With the anchor rode out and the boat in the intended swing zone, secure the rode and let the anchor dig in and stop the boat. Exercise caution as you do this. Wrap the rode once or twice around a cleat and keep your hands clear. Once you feel the anchor begin to dig in and set, put the engine in idle reverse and back down on the anchor to secure it to the bottom. This is especially important in areas where the bottom has a layer of sand and grass. Once the anchor is set, take note of any reference points (landmarks) in relation to the boat. Check these points frequently to make sure you're not drifting.
(5) Weigh Anchor
Once you've set the anchor, pulling it up or "weighing anchor" should be easy. Still, proceed with care and wear your life jacket during any anchoring evolution. The combination of anchor pull, current and weight can sometimes swamp a small boat. Lift the anchor as vertically as possible, and be careful it doesn't hit the side of the boat. Wash the anchor of mud and debris as you lift it.
TIP Calculate the amount of anchor line you will need to let out. The general rule is five to seven times as much line as the depth of water plus the distance from the surface of the water to where the anchor will attach to the bow.
LEARNING THE HARD WAY
I'm the guy who didn't heed the warning to never anchor by the stern. Sure, I'd heard the warning plenty of times, but nobody ever told me why. After all, it seemed so convenient, and that cleat on the port quarter was in the perfect spot. Oh yeah, this'll be fine. Or so I thought. Fortunately, I was one of the lucky ones and didn't lose the boat.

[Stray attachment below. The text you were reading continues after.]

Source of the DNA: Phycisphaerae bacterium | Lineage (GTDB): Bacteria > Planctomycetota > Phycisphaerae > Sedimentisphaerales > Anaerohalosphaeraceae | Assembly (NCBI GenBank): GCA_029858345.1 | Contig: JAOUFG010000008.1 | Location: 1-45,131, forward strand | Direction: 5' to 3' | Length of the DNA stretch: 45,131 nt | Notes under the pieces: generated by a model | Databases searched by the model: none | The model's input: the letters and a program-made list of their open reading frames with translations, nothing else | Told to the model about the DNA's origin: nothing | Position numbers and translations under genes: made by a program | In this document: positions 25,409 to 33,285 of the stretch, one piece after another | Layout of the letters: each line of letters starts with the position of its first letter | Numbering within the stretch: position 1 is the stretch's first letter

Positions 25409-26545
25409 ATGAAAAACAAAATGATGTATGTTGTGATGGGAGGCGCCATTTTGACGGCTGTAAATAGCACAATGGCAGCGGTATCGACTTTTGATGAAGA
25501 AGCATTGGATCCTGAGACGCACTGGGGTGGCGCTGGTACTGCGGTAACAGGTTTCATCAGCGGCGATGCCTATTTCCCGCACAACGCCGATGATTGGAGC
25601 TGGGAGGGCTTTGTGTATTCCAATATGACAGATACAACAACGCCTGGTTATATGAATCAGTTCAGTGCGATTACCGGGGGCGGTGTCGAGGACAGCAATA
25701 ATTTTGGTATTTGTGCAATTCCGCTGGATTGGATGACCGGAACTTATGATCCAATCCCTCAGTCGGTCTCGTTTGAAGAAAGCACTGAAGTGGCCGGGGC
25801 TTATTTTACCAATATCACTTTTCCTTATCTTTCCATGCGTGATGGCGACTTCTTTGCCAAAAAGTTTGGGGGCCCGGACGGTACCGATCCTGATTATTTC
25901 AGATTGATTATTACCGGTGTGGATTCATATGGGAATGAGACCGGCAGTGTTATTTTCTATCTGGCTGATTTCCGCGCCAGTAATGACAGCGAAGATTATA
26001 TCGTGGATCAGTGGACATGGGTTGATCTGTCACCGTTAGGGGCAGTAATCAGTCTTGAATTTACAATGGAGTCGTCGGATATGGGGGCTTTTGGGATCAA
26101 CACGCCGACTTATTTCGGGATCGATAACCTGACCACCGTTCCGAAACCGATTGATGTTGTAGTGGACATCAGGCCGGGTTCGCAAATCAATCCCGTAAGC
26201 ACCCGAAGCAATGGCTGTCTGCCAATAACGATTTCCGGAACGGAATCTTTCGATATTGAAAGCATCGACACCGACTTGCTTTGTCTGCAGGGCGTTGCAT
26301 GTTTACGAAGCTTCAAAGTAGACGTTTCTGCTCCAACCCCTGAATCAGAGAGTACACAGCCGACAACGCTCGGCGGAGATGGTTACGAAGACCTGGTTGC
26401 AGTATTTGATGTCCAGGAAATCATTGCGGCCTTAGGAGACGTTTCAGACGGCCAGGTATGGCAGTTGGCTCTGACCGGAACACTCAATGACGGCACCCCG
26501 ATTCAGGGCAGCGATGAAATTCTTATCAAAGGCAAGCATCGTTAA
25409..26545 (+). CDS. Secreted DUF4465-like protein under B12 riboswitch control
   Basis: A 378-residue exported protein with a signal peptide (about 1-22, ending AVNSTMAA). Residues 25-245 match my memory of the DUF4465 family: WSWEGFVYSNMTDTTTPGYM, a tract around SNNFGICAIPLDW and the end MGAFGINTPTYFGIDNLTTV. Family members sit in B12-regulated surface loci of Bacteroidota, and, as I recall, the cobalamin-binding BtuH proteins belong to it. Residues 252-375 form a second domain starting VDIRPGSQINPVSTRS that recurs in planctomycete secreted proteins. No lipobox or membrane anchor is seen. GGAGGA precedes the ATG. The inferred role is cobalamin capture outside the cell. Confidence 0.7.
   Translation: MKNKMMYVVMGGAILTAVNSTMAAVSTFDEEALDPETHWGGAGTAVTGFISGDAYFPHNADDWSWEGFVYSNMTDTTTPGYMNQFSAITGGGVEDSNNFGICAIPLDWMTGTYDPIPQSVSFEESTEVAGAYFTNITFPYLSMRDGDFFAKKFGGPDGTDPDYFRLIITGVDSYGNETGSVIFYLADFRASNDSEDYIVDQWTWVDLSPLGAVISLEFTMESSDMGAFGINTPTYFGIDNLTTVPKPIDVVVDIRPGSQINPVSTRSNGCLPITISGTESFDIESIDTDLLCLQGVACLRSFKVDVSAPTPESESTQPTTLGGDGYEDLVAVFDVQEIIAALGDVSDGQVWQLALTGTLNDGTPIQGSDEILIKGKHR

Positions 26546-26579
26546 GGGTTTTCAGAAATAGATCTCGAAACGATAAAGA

I've since learned that anchoring by the stern has caused many boats--small boats especially--to capsize and sink. The reason is that the transom is usually squared off and has less freeboard than the bow. Plus, the stern may be carrying the added weight of a motor, fuel tank, passengers and gear brought on board. In a strong current, that added weight and the force of the water could pull the stern under. Anchoring at the stern also makes the boat vulnerable to swamping from wave action.
Boaters make a lot of anchoring mistakes, and it's a matter of debate as to which ones occur most often. Just ask the guy who threw his anchor over the side without first attaching it to the line. Or the guy who fumbled the anchor and punched a hole in the bottom of his boat. Or the one who simply dropped it on his foot. Operators should be very careful when anchoring their boat.
I will argue that the most important thing to remember is to never anchor from the stern--although I must admit that tossing your anchor in the drink without first attaching it to the boat will make you feel pretty foolish. That reminds me: Keeping a spare anchor on board is not a bad idea.
BY GARY JENSEN, U.S. COAST GUARD BOATING SAFETY DIVISION
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|Title Annotation:||coast guard: anchoring|
|Date:||Feb 1, 2011|